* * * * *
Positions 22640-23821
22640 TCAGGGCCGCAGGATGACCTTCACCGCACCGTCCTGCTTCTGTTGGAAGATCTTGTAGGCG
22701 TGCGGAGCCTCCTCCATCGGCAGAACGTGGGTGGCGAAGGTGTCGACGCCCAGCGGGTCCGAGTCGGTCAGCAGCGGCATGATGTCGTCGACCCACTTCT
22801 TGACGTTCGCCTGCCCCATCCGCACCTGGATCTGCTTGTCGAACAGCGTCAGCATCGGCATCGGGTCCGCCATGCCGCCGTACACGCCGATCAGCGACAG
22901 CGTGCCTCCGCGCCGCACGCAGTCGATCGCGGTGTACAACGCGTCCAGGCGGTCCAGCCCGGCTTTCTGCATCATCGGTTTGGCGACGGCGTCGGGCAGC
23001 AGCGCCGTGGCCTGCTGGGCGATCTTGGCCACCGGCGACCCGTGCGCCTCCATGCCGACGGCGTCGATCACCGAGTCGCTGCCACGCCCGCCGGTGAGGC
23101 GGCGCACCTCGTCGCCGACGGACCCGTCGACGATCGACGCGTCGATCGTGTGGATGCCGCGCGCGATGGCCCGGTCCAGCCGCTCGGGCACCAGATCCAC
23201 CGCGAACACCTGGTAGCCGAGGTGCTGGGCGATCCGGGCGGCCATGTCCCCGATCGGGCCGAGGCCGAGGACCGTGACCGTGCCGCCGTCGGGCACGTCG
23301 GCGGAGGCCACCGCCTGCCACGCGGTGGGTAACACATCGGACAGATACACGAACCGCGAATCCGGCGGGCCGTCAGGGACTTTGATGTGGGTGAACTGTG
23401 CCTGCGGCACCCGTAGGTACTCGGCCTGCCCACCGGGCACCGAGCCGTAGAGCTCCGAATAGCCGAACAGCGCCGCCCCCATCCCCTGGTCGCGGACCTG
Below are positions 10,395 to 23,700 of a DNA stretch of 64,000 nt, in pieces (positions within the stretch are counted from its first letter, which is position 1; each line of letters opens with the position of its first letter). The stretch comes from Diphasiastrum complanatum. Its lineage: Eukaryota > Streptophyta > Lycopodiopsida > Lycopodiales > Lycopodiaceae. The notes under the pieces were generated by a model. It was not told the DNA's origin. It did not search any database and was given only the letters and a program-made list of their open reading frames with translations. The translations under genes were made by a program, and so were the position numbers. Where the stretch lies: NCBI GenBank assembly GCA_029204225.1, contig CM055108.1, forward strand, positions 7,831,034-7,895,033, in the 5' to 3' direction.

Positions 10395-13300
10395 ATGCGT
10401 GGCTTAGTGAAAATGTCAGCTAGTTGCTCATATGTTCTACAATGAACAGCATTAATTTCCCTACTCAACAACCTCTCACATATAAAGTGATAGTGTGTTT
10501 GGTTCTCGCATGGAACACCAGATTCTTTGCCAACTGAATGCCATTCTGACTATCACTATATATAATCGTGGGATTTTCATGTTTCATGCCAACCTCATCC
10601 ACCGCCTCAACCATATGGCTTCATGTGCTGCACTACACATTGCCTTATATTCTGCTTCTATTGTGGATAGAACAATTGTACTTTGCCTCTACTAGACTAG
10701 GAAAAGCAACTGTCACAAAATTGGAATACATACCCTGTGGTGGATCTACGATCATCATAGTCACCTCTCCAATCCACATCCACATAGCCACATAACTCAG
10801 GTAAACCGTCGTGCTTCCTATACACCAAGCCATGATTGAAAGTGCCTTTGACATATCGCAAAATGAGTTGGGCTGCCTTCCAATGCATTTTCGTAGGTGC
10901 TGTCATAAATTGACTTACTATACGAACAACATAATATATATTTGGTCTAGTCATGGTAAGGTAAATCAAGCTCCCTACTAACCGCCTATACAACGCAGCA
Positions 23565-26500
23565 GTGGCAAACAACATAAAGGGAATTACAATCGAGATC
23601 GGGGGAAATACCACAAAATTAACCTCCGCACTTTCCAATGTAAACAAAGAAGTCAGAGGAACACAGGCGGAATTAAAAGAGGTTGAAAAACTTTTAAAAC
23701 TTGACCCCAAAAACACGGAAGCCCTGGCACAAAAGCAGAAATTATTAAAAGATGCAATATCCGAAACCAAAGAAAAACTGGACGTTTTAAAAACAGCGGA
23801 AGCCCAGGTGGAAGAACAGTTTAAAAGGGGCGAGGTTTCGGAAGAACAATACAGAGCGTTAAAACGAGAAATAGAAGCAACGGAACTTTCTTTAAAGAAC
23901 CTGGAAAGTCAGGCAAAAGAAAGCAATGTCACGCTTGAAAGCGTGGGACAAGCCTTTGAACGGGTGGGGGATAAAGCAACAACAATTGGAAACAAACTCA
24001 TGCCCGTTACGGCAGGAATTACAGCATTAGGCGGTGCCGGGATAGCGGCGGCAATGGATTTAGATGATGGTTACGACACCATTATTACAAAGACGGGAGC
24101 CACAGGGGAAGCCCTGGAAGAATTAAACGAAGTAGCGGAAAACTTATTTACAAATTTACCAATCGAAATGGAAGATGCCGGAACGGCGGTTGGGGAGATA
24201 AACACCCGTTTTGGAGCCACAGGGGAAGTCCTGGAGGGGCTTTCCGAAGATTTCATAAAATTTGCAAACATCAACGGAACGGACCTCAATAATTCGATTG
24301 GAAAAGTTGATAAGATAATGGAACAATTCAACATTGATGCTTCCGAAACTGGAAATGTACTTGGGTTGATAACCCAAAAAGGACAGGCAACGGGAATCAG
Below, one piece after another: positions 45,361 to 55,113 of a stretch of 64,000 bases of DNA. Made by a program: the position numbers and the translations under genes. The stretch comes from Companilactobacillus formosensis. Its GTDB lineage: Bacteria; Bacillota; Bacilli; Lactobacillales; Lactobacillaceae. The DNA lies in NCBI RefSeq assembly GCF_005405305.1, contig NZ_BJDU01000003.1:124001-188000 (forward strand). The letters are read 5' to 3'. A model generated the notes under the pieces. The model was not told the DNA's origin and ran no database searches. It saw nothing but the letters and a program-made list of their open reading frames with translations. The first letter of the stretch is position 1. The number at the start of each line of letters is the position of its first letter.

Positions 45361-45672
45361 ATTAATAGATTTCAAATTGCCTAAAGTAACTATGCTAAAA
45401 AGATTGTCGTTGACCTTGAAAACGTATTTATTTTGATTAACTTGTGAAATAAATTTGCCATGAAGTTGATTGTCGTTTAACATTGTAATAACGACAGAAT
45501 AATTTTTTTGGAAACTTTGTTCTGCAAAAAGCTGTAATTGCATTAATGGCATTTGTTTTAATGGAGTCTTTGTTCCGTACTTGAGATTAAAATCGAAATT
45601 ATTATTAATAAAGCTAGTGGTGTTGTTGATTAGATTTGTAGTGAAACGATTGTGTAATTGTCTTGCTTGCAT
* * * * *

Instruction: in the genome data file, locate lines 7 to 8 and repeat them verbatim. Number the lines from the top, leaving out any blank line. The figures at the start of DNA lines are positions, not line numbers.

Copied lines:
23101 GGCGCACCTCGTCGCCGACGGACCCGTCGACGATCGACGCGTCGATCGTGTGGATGCCGCGCGCGATGGCCCGGTCCAGCCGCTCGGGCACCAGATCCAC
23201 CGCGAACACCTGGTAGCCGAGGTGCTGGGCGATCCGGGCGGCCATGTCCCCGATCGGGCCGAGGCCGAGGACCGTGACCGTGCCGCCGTCGGGCACGTCG